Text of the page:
Cost Insurance and Freight (named port of destination) or CIF: is a sea freight departure Incoterm®. Under CIF, the seller’s risk ends once the goods are placed on board the ship. Under CIF, the seller is responsible for arranging the transportation of the goods to the named port of despatch, loading the goods on board the vessel, customs clearing the goods in the exporting country and paying all the costs associated with completing these tasks. However, under CIF, the seller’s costs and responsibilities extend to the foreign port. CIF stipulates that the seller is responsible for arranging and paying the freight costs and insurance costs.

4 – DDP
Delivered Duty Paid (named place of destination) or DDP: is an arrival Incoterm® where the mode of transport is irrelevant. Under DDP, the seller assumes the risk, cost and responsibility for the goods in transit until they reach the named destination in the importing country, including customs clearance in the importing country. The named place of destination under DDP could be the buyer’s premises. DDP is commonly used in international E-commerce transactions.

What are the 11 types of incoterms?

There are a total of 11 Incoterms®, that are broken down into the following categories:

‘E’ Category:
1. Ex Works (EXW)

‘F’ Category:
2. Free Carrier (FCA)
3. Free Alongside Ship (FAS)
4. Free on Board (FOB)

‘C’ Category:
5. Cost and Freight (CFR)
6. Carriage Paid to (CPT)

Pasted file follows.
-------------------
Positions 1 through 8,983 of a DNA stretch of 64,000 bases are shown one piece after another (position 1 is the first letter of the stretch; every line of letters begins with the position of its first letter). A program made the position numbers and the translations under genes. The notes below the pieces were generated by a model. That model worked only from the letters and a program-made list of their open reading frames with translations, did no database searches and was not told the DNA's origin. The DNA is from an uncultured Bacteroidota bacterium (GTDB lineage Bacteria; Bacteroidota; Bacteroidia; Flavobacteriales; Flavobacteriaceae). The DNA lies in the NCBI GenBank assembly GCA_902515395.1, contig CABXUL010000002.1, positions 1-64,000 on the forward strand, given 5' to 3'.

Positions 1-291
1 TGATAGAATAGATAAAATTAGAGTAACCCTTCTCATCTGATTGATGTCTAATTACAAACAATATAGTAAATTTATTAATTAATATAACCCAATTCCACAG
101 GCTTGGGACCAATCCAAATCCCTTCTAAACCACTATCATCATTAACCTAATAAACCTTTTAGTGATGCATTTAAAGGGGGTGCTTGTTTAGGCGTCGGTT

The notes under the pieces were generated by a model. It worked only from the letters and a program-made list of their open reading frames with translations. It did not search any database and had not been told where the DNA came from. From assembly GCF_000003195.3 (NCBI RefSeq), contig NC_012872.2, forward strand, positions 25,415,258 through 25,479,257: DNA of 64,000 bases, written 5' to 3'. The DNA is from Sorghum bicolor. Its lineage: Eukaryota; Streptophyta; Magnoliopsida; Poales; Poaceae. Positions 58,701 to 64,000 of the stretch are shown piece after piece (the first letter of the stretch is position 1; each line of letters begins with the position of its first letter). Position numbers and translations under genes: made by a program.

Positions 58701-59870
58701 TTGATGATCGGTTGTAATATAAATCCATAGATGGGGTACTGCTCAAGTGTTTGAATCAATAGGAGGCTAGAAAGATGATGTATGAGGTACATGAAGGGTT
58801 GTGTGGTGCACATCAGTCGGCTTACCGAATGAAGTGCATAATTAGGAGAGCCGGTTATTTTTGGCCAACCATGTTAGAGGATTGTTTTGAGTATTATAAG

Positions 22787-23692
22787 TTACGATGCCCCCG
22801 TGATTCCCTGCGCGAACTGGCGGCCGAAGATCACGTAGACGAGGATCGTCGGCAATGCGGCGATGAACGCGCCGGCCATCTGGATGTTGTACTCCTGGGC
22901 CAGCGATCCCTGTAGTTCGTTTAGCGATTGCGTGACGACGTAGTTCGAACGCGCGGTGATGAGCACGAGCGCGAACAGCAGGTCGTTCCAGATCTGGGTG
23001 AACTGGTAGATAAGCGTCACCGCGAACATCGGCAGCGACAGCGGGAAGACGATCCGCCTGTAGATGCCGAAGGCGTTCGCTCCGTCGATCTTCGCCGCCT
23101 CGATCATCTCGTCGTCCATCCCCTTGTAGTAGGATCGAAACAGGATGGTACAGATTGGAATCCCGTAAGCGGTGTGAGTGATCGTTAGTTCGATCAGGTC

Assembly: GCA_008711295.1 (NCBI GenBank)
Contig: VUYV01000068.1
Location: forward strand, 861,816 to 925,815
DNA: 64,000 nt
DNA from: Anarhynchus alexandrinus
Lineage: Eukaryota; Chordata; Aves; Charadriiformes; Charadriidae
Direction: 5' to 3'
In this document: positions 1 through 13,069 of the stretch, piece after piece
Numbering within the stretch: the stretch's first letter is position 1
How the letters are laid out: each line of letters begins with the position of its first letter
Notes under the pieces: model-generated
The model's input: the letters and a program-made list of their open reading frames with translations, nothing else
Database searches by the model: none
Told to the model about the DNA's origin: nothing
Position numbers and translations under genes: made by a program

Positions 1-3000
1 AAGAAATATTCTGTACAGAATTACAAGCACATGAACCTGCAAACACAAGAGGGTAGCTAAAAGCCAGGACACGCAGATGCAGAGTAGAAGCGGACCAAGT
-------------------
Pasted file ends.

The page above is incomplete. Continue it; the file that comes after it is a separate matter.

7. Cost, Insurance and Freight (CIF)
8. Carriage and Insurance Paid to (CIP)

‘D’ Category:
9. Delivered at Place (DAP)
10. Delivered at Place Unloaded (DPU)
11. Delivered Duty Paid (DDP)

Read more.

What is international trade and types?

International trade is the process of and activities involved in trading goods and services from one country to another. The types of international trade are export trade and import trade. From a commercial perspective, export trade involves a business selling its products in another country. Import trade involves businesses purchasing products from international suppliers, usually for resale in their domestic market. Read more.

Why international trade is important

No country in the world is completely self-sufficient. Every country in the world engages in international trade in order to acquire goods they either don’t produce or produce inefficiently. Governments encourage exports because exporting a) enables local industries to grow and b) generates valuable foreign currency that is used to acquire goods which the exporting country either cannot produce or produces inefficiently.

What is export assistance?

Export assistance is the collective term for content, websites, organisations and resources that aid aspiring exporters in the process of optimising their businesses for international trade.

How much does it cost to sign up to the School of Export?

Sign up and all the export training courses of the School of Export are completely free of charge. Click the links below to begin your training:
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What types of content are available on the School of Export Website?

We have a curated selection of various types of content on all topics regarding export training, check the links below:
Training courses